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There has been a lot of doubt about publishers’ hopes that tablet devices could help return magazines and newspapers to the days when scarcity helped drive ad revenues and consumers couldn’t get all that content for free on the web. A new study from the major publishing JV Next Issue Media, which is in the process of setting up a digital storefront for mags and newspapers, claims that the industry could reap $3 billion in revenue by 2014 from from interactive subscriptions. After accounting for potential cannibalization of some print subscriptions, the study adds that the industry could realize $1.3 billion in incremental revenue.
The study, conducted by management consultancy Oliver Wyman, attempted to get a sense of what the expected demand across nearly 230 digital mag and newspaper titles would be over the next few years. About 1,800 U.S. consumers were surveyed. They were mainly asked about their expected holiday purchases.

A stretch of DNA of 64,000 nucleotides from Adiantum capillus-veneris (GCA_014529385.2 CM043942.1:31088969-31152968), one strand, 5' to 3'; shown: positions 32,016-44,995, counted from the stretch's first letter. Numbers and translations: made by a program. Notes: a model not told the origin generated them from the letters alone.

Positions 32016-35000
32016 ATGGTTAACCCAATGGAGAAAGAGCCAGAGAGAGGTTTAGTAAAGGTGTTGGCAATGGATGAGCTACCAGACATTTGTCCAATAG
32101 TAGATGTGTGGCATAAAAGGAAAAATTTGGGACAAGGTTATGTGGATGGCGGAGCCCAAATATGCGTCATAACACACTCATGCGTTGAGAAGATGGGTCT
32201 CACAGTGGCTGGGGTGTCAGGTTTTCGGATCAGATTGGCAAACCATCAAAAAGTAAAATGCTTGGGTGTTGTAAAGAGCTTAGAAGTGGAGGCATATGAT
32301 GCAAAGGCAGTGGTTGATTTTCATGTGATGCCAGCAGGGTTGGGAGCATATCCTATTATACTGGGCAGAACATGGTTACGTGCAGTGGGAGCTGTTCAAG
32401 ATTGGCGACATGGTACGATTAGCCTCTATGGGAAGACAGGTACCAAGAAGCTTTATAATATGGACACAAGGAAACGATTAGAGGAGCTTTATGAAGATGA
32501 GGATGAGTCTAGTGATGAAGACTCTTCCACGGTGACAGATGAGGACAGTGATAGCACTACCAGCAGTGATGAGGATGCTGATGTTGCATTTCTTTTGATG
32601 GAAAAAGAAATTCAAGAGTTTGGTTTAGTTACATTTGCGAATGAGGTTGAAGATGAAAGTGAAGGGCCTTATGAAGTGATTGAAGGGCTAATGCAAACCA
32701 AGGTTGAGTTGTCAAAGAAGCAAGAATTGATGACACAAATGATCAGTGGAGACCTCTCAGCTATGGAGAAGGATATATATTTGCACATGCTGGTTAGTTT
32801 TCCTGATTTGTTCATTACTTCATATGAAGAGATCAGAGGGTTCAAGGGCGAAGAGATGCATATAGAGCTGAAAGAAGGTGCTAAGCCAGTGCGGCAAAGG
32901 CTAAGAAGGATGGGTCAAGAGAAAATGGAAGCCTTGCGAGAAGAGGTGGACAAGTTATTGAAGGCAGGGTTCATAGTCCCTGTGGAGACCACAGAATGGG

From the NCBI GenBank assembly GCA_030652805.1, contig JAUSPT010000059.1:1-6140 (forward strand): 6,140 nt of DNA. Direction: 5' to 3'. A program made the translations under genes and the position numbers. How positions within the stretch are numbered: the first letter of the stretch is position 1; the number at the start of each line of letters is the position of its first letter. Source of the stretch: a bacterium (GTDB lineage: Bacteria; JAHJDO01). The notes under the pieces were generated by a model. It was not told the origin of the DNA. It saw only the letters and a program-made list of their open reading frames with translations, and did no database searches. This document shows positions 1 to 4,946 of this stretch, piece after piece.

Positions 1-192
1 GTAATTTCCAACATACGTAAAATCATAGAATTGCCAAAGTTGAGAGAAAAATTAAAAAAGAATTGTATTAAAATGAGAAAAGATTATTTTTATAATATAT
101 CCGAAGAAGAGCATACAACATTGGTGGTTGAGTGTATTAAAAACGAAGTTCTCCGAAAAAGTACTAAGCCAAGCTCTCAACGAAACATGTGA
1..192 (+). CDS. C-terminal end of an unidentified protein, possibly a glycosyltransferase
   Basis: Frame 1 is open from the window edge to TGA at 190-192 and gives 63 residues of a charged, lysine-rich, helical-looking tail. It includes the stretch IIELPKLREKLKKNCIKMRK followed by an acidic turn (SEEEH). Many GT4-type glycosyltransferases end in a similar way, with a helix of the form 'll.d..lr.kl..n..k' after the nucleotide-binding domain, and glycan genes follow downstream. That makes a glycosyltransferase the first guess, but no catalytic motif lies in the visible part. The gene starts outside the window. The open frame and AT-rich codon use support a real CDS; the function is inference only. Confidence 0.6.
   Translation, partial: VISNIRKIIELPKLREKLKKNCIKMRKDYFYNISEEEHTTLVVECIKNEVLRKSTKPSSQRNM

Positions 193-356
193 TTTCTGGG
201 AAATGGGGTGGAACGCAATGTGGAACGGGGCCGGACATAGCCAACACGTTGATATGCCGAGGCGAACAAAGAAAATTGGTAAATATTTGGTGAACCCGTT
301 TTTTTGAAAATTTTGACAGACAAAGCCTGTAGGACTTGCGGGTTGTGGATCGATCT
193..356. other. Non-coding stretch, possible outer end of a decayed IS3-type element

The report was limited strictly to subscriptions — it did not attempt to examine the impact on ad spending, e-commerce, single copy sales or other potential revenue streams from digital mags and newspapers — which is the primary purpose Next Issue was created by Condé Nast, Hearst, Meredith (NYSE: MDP), News Corp (NSDQ: NWS). and Time Inc. (NYSE: TWX) last year. Among the findings supporting its view:
— For those already subscribing to a digital version of a mag or newspaper at the same price as print editions, publishers see a 9 point increase in the overall subscription renewal rate, to 64 percent from today